Singapore, 28 July 2022 – In a study published by the BMJ (British Medical Journal), one of the world’s leading medical journals, a team of Singapore and international researchers from United Kingdom and United States of America, found that about 5% of the global population may develop long term issues with their sense of smell or taste after coming down with COVID-19.
The loss of taste and smell are common reported symptoms in COVID-19 patients, with up to 50% of patients globally experiencing them, but little is known about their clinical course or how many patients develop persistent dysfunction.
There are more than 550 million confirmed COVID-19 cases to date (as of July 2022). Of which, about 15 million and 12 million patients may experience long term smell and taste dysfunction respectively, according to the study.
The loss of smell and taste can have an impact on quality of life and general health and this could contribute to the rising burden of long COVID, a long-term side effect from their infection.
The international collaborative research team is led by Associate Professor Toh Song Tar, Head, Department of Otorhinolaryngology–Head & Neck Surgery, Singapore General Hospital (SGH) and Benjamin Tan Kye Jyn, House Officer, National University Hospital, and also comprises current and newly graduated medical students from the Yong Loo Lin School of Medicine, National University of Singapore (NUS Medicine). They are Han Ruobing, House Officer, KK Women's and Children's Hospital, Joseph Zhao, House Officer, Khoo Teck Puat Hospital, Nicole Tan Kye Wen, Year 4 Medical Student, NUS Medicine, Emrick Quah Sen Hui, House Officer, Ng Teng Fong General Hospital and Claire Tan Jing-Wen, Year 5 Medical Student, NUS Medicine. Ear, Nose and Throat specialists from Singapore, UK and USA are also part of the research team.
Based on 18 observational studies involving 3,699 patients from 12 countries, the research team utilised a mathematical technique known as cure modelling to estimate self-reported rates of smell and taste recovery and identify key factors associated with the duration and likelihood of recovery. They found that 5.6% and 4.4% of patients might develop long lasting self-reported smell and taste dysfunction post-covid-19, respectively—about 15 million and 12 million patients worldwide as of July 2022. At 30 days after initial infection, only 74% and 79% of patients had their sense of smell and taste restored respectively.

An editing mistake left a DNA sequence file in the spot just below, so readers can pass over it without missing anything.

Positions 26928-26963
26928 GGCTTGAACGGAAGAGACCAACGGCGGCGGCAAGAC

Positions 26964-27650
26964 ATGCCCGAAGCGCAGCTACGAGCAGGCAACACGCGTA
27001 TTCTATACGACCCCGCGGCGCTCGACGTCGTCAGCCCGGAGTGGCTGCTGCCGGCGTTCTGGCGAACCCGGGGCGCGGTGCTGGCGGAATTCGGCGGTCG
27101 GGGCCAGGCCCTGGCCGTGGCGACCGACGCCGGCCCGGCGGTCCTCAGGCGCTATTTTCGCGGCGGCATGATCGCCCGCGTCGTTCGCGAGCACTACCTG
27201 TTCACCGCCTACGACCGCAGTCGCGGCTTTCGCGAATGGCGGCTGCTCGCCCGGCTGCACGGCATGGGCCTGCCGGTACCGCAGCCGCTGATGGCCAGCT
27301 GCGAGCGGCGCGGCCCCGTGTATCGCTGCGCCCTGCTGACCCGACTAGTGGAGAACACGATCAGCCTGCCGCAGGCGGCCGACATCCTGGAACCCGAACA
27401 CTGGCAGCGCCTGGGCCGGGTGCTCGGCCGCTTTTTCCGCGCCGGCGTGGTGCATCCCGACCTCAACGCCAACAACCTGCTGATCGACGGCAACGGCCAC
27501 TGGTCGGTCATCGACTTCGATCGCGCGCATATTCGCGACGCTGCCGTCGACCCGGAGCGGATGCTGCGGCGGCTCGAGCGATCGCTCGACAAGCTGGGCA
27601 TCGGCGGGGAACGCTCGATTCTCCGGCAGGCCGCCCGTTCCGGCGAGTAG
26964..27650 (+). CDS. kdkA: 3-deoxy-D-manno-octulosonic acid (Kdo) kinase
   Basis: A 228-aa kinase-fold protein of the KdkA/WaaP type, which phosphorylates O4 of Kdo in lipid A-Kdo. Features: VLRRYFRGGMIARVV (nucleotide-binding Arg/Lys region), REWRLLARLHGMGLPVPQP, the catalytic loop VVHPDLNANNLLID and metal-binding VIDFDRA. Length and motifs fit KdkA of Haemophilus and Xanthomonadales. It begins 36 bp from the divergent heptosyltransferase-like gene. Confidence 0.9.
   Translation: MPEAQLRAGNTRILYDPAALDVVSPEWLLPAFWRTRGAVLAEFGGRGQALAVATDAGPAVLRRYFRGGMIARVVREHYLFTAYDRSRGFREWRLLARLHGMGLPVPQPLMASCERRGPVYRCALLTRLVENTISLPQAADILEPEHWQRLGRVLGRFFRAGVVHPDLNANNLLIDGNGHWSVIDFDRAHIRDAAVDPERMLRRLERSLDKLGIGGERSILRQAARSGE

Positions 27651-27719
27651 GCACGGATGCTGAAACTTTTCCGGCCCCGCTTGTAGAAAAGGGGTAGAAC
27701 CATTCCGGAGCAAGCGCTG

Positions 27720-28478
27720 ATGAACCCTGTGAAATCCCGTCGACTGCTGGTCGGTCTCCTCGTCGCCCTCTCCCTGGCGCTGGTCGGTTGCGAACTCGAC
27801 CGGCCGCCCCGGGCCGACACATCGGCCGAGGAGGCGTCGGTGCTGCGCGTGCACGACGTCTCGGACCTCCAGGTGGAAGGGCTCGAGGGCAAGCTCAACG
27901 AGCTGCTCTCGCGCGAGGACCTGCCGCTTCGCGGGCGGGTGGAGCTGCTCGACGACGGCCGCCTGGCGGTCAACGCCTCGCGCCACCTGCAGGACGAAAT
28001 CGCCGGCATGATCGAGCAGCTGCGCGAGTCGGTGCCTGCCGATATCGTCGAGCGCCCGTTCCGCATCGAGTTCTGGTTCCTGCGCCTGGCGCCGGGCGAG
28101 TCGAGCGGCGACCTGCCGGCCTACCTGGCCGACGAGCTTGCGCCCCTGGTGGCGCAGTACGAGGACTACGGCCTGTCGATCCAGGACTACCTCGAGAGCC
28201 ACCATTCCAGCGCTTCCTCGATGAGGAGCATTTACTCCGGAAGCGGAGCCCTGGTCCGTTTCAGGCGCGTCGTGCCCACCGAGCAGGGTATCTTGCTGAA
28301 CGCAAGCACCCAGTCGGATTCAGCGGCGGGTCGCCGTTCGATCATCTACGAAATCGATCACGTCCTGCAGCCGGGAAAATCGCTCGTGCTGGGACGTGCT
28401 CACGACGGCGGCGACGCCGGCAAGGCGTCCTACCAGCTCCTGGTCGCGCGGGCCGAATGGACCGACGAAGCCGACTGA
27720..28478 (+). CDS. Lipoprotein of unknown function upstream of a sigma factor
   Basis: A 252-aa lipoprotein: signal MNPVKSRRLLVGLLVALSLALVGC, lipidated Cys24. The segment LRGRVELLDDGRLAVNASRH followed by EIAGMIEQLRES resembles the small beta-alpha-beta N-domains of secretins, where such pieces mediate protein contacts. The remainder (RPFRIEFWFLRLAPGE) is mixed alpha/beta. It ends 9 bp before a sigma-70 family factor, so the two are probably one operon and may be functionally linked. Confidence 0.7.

Women were less likely to recover their sense of smell and taste, and patients with greater initial severity of dysfunction and those with nasal congestion were less likely to recover their sense of smell.
While most patients are expected to recover their sense of smell or taste within the first three months, a group of patients might develop long lasting dysfunction that requires timely identification, personalised treatment, and long-term follow-up.
These findings are likely to be of substantial relevance to general doctors and otolaryngologists in the counselling of patients with smell and taste disorders post-COVID-19, the team concluded.
“We hope that the results of this study will draw the attention of the medical fraternity worldwide to the long-term issues associated with taste and smell loss. There are studies that point to poorer quality of life, depression and higher mortality in patients with poorer smell function even before this pandemic. Healthcare providers around the world should be cognizant of this given the huge number of affected individuals that need support and help,” said Professor Toh.
"Seeing this research project through from start to finish has been incredibly fulfilling. We are grateful to have worked with an international consortium of leading experts in this field, including those who first discovered the link between COVID and loss of smell and taste. We hope that our findings will encourage patients and provide greater clarity on their recovery. We also hope that governments and healthcare professionals worldwide will start to realise the magnitude of this problem, as the global healthcare system is not yet equipped to manage this aspect of long COVID,” added Dr Benjamin Tan, the first author of the paper, who recently graduated from NUS Medicine.
The paper can be accessed here: https://www.bmj.com/content/378/bmj-2021-069503
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